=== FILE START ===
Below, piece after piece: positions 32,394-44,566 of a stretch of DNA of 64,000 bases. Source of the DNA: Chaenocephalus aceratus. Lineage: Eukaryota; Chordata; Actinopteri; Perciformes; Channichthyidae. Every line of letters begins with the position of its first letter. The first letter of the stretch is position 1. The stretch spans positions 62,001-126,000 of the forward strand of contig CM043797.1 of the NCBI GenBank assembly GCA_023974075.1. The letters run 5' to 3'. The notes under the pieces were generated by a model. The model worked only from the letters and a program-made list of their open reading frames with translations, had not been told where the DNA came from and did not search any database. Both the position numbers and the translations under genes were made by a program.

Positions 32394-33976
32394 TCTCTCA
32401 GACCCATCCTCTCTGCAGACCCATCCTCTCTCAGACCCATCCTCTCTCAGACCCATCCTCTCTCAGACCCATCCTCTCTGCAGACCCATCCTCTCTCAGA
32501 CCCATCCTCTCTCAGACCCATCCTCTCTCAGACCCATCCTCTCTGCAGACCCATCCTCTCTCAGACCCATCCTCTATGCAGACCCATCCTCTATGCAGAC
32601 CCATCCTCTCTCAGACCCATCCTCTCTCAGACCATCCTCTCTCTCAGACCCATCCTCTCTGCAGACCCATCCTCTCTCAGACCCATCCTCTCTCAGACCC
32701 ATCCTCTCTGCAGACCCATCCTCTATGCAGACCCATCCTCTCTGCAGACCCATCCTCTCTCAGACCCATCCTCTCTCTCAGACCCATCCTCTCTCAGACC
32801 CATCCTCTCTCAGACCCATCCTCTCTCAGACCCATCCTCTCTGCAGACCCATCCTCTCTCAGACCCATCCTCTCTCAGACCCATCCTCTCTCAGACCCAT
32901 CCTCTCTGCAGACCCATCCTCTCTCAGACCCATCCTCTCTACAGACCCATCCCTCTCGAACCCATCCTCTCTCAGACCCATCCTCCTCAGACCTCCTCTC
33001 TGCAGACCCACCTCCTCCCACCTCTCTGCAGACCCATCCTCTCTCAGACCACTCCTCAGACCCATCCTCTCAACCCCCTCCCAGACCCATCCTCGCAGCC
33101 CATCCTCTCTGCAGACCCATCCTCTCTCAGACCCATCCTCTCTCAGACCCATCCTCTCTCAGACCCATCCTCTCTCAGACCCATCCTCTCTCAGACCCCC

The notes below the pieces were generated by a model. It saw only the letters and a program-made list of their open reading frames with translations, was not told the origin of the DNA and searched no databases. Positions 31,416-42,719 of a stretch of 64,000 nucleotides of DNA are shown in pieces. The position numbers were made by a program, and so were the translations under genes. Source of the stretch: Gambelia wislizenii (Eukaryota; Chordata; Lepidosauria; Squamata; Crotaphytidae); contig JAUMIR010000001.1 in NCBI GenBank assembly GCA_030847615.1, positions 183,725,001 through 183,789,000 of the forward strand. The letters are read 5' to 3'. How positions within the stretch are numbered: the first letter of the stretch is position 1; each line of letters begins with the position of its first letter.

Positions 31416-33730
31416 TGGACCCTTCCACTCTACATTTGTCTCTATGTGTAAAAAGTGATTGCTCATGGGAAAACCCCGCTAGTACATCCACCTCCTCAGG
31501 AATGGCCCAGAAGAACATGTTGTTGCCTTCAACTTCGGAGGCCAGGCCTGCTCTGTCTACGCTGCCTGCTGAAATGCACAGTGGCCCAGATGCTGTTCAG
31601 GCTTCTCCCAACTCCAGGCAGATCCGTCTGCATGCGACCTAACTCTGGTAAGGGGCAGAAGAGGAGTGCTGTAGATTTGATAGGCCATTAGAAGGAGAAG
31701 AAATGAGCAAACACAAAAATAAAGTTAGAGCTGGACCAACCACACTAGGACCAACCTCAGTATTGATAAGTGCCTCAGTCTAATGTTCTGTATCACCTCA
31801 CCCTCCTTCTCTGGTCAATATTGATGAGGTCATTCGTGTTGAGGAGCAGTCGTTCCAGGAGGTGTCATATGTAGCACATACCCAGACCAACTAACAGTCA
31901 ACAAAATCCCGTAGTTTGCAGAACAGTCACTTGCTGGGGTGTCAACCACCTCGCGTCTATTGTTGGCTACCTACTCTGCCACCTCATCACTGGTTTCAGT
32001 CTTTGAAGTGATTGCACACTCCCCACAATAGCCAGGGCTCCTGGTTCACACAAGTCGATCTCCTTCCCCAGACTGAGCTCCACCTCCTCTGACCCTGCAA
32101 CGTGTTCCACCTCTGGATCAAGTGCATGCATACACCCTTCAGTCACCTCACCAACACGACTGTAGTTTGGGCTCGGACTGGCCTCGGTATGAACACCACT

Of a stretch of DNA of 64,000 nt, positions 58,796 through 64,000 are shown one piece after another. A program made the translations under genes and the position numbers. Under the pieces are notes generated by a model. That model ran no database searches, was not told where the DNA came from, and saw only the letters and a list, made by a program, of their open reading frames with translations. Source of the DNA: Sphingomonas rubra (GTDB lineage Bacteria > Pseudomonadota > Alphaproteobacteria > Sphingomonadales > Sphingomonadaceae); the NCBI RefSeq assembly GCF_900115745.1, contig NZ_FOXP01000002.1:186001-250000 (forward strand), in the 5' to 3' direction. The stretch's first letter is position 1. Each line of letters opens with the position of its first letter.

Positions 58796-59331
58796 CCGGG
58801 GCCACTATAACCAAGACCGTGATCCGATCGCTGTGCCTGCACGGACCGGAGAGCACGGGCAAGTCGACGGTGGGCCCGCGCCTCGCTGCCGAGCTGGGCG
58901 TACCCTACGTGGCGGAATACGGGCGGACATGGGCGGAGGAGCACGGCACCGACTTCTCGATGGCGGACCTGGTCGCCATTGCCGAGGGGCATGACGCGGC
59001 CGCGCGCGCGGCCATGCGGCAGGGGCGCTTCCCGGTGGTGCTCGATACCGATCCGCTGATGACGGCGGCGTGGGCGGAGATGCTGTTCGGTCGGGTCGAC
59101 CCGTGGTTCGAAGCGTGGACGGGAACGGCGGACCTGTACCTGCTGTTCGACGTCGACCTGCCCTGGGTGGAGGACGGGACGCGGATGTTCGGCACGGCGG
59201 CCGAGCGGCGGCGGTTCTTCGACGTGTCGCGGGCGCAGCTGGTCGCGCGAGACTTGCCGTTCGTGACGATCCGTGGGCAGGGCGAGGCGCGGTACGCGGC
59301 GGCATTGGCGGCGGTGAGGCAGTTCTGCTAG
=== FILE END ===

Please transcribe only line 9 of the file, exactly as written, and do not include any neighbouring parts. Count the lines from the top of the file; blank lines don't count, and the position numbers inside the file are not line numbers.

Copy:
32901 CCTCTCTGCAGACCCATCCTCTCTCAGACCCATCCTCTCTACAGACCCATCCCTCTCGAACCCATCCTCTCTCAGACCCATCCTCCTCAGACCTCCTCTC